I’ve been minding with some interest the promotional campaign for Spectrasonics’ new instrument Omnisphere (click here to watch the three videos thus far posted).
Aside from the obvious point that the marketing materials are as slick and crafty as anything out there, this new software instrument is fairly remarkable in its technology. It’s taken them years to create, and there are some very talented people working at Spectrasonics, well known in some circles for past ventures. The instrument has a massive sound library that appears to have been extensively indexed to reduce user-side complexity, it bears an advanced synthesis engine, creative and labour intensive recording techniques and a long list of unusual sound sources.
And yet, and yet…
Give a listen to any musical snippet made with the instrument in any of the promotional materials, and, for something built on such rich source material and advanced technology, it seems intended for the same over-produced schlock that commercial soundtracks have been mired in for the past twenty years: too much reverb, too much delay, too many twinkling layers of sound, oppressive stereo widening, over-enhanced bass. It’s as though the goal was to build a better form of bland, creating remarkable tools for unremarkable applications.
Eric Persing, head of Spectrasonics, talented guy and longtime purveyor of said over-produced soundtrack material (see Roland rompler workstations of yore), notes in the third video that some of their sound collection techniques used for Omnisphere were updated forms of the techniques of Harry Partch and John Cage. And when you listen to the raw recordings of the sounds, particularly those of Diego Stocco, you hear what he’s talking about, and the sounds strike me as rather exhilarating just as many things Partch and Cage have been exhilarating (although, personally, I lean much more in favour of Partch). But then they demonstrate how those sounds have been shoehorned in to their great machine, results from which are the polar opposite of what Cage and Partch were after, and lo, we hear the next twenty years of movie trailer pabulum. Which admittedly is a) Spectrasonics’ stock and trade and b) where the money is in the softsynth/rompler business, so I can’t fault Spectrasonics too much.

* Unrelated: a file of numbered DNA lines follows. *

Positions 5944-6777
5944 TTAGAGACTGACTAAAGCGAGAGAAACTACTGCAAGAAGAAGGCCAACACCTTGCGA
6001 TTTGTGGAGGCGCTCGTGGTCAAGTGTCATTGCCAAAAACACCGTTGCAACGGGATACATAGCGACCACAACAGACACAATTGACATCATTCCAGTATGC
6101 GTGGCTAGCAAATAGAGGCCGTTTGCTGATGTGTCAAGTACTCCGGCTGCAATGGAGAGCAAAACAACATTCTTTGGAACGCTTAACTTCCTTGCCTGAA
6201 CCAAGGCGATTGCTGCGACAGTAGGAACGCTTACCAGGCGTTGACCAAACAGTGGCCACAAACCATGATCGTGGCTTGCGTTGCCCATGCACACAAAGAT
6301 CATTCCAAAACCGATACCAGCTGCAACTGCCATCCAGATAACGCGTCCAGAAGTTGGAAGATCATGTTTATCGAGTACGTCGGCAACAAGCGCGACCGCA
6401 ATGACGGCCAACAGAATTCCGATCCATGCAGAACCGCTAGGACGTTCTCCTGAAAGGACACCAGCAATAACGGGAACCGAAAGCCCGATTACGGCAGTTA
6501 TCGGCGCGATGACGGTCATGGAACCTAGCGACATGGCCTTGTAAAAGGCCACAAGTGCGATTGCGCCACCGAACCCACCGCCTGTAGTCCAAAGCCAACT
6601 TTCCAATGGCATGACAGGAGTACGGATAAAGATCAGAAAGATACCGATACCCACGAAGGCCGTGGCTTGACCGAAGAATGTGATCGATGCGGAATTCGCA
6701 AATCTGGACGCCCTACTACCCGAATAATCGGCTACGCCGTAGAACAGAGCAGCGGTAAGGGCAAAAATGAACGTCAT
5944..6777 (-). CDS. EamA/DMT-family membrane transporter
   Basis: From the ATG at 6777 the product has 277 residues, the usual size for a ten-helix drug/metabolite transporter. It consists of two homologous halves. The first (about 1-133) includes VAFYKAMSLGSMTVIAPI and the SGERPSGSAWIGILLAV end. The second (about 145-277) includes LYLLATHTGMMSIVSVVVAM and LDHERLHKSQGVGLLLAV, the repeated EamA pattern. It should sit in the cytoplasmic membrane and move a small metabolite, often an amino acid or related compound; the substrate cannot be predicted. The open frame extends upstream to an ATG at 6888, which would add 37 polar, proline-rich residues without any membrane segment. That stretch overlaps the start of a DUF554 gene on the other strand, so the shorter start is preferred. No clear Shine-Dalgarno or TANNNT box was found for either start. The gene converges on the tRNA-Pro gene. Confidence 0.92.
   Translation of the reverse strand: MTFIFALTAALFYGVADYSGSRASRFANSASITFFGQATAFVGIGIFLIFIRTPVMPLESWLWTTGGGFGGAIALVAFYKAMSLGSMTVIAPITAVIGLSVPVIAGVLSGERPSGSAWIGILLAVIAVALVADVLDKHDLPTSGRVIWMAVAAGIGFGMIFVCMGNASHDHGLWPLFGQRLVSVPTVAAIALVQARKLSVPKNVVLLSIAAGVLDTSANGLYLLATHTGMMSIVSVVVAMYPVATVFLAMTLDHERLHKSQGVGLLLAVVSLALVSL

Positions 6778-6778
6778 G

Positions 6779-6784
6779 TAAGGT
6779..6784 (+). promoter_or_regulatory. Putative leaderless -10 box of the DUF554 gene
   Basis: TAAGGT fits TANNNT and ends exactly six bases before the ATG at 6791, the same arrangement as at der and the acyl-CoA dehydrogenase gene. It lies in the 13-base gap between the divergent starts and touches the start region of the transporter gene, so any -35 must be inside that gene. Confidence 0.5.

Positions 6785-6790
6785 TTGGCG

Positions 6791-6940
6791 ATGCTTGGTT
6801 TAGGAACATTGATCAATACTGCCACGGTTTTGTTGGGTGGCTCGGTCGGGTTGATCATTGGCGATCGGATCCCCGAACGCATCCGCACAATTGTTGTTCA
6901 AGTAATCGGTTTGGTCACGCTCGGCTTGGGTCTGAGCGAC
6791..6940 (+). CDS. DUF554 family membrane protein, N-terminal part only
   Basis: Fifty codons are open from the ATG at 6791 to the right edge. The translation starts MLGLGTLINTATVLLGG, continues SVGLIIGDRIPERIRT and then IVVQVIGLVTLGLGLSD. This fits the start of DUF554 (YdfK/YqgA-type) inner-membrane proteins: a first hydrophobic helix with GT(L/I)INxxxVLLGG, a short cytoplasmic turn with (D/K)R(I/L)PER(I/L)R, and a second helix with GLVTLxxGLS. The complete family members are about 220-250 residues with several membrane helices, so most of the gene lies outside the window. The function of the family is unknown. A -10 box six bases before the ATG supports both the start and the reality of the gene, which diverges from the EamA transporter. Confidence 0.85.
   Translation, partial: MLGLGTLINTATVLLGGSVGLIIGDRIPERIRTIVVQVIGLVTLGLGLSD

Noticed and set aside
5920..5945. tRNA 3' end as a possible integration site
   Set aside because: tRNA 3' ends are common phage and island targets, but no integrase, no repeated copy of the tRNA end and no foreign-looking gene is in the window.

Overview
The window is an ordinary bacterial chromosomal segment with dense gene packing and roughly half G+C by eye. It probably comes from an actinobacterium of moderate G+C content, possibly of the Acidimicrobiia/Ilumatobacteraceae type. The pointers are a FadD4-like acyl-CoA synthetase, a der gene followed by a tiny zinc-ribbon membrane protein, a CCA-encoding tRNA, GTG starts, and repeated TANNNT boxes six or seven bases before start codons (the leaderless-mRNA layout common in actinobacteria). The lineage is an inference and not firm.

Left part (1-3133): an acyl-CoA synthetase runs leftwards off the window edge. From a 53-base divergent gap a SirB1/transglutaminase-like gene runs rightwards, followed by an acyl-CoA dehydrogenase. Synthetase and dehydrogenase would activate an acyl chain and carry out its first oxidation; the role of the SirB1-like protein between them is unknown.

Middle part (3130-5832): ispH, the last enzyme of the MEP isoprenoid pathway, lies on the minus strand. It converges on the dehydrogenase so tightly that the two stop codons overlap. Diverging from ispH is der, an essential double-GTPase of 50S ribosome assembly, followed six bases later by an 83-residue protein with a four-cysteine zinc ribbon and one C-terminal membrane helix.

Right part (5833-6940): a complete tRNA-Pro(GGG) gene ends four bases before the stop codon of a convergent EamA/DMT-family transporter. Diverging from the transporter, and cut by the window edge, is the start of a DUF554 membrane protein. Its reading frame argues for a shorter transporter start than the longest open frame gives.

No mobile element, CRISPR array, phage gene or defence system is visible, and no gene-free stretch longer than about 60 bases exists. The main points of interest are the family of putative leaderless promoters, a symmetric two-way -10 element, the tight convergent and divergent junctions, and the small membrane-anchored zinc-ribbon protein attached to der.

Except that it all feels both like an opportunity missed, that these advanced tools are let down by middle-of-the-road tastes, and like it’s just part of the constant mainstreaming of the counter-culture (a social mechanism witnessed in, for example, George Bush Sr.’s use of Woody Guthrie’s “This Land is Your Land” as his campaign song in 1988), appropriating into the machine that which exists outside of or is opposed to the machine, such that, on paper if not in reality, the two become confused . There’s a strain of history that would have us believe that Green Day and Bush are on the same page as Mudhoney and Sonic Youth, just as there will be a strain that would have us believe that the electroacoustic experimentation of the 1950s and Psychoacoustic Sampling® are related. The best intentions of those involved aside, don’t believe it for a second.